The UK has not yet left the European Union and the long-term economic effects of Brexit remain unknown. However, one of the trends which has attracted attention so far is a drop in real wages for UK workers, which many economists have put down to the immediate depreciation of the pound after the referendum and a subsequent rise in the cost of imports. Simon Wren-Lewis (Oxford University) explains that the picture is more complex than this, and that UK firms are anticipating a decline in the terms of trade following Brexit by not allowing nominal wages to rise to compensate for higher import prices.

This might seem easy. The depreciation immediately after Brexit, plus subsequent declines in the number of euros you can buy with a £, are pushing up import prices which feed into consumer prices (with a lag) which reduce real wages. But real wages depend on nominal wages as well as prices. So why are nominal wages staying unchanged in response to this increase in prices?

Image by Charlotte90T, (Flickr), licenced under Attribution-NonCommercial-NoDerivs 2.0 Generic (CC BY-NC-ND 2.0).
Before answering that, let me ask a second question. Why hasn’t the depreciation led to a fall in the trade deficit? Below are the contributions to UK GDP from the national accounts data. Net exports are very erratic, but averaging this out they have contributed nothing to economic growth since the Brexit depreciation.

Chart: Expenditure components percentage contribution to UK GDP growth, quarter on quarter

Note: Q1 refers to Quarter 1 (Jan to Mar), Q2 refers to Quarter 2 (Apr to June), Q3 refers to Quarter 3 (Jul to Sep), and Q4 refers to Quarter 4 (Oct to Dec). This chart does not include the statistical discrepancy and components may not sum to the percentage change in average GDP. Source: Office for National Statistics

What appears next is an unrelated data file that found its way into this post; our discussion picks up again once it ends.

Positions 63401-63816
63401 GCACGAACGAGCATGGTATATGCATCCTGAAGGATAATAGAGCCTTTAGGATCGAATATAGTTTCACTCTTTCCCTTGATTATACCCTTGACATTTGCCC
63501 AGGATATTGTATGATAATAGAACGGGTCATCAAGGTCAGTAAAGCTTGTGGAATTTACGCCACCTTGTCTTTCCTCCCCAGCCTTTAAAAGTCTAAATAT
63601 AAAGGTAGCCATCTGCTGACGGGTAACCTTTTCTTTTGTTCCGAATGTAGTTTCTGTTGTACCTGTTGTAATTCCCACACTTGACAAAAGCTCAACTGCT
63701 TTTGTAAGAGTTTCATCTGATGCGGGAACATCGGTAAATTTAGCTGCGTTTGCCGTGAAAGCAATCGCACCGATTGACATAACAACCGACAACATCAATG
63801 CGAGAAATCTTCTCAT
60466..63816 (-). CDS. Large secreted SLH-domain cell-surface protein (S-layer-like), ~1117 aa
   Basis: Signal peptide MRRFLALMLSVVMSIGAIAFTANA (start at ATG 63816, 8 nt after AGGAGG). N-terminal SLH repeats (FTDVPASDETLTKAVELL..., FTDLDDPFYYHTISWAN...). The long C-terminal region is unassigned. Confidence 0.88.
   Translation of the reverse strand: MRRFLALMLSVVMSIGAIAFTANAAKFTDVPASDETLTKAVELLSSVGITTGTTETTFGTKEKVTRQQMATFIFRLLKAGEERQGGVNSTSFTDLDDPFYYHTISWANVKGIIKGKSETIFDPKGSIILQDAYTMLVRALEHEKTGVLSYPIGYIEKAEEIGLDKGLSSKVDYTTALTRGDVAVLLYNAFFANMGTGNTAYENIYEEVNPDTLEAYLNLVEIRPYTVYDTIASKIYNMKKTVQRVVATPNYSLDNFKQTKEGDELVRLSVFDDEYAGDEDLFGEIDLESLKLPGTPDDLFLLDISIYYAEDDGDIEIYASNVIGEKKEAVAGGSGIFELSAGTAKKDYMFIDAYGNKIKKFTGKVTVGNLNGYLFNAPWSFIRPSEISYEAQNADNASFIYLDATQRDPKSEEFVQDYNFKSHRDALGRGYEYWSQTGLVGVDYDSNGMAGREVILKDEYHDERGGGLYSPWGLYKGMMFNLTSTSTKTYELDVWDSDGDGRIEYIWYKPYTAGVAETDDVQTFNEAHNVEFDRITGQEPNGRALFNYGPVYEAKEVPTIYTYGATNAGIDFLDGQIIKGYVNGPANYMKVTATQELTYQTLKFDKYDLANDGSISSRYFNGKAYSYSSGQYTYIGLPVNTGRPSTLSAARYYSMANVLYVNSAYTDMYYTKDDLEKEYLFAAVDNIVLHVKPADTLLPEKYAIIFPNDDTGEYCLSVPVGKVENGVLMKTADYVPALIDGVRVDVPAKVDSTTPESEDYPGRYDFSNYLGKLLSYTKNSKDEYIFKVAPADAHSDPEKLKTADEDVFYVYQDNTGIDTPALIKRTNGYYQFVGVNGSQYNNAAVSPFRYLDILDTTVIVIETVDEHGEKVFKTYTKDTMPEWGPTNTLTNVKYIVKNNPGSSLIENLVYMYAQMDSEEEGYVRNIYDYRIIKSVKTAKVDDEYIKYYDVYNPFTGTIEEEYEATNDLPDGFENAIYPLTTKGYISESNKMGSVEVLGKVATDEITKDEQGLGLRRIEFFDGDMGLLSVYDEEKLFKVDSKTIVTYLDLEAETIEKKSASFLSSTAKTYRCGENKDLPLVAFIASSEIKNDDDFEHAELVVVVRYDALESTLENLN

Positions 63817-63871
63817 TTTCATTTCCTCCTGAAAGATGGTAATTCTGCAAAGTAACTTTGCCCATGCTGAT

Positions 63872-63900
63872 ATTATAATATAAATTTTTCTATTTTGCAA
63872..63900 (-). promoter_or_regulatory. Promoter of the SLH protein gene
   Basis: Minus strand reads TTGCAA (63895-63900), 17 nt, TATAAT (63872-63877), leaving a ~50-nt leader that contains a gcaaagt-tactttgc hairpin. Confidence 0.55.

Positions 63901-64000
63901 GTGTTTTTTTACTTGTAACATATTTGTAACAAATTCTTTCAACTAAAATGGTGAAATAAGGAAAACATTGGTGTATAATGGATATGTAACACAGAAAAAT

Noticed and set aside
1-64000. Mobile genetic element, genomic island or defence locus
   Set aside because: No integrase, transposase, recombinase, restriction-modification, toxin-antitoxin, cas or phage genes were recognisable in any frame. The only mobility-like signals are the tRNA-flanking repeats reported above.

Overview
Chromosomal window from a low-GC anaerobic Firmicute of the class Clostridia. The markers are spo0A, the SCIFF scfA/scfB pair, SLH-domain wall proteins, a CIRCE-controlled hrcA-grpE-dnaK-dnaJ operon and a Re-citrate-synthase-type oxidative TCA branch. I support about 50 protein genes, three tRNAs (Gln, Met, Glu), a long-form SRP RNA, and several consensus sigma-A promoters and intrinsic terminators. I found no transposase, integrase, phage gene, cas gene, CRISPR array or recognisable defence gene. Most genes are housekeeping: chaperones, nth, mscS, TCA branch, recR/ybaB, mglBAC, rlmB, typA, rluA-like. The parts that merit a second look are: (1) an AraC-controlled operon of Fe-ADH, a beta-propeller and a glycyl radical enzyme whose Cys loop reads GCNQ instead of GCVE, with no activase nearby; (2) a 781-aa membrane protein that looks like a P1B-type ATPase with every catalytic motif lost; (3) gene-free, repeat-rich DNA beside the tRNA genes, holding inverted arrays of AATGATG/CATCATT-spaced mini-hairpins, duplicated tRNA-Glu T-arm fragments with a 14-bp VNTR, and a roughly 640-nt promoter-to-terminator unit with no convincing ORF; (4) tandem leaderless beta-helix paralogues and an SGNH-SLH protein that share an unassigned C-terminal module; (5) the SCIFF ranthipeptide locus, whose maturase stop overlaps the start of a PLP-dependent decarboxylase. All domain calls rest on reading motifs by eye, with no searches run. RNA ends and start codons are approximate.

The belief that the depreciation should benefit UK exports is based partly on the idea that exporters will cut their prices in overseas currency terms, making them more competitive. Yet at the moment, the majority of exporters in the UK seem to be responding to the depreciation not by cutting prices but by taking extra profits. If they keep their prices constant in overseas currency terms (from currency denomination data almost as many exports are priced in overseas currency as imports), sales will stay the same but profits in sterling will rise.

While this helps account for the lack of improvement in net trade, it increases the puzzle over why nominal wages are not responding to higher import prices. If exporting firms’ profits are rising because of the depreciation, why not pass some of that on to their workers?

One perfectly good answer is that the labour market is weak, and what has stopped real wages falling further is that firms do not like to cut nominal wages. In these circumstances, there would be no reason for exporters to share their higher profits with their workforce. So the immediate impact of the depreciation has not been a decline in the terms of trade (export prices/import prices), but instead a shift in the distribution between wages and profits. But many people believe that, with unemployment falling rapidly, the labour market is not weak.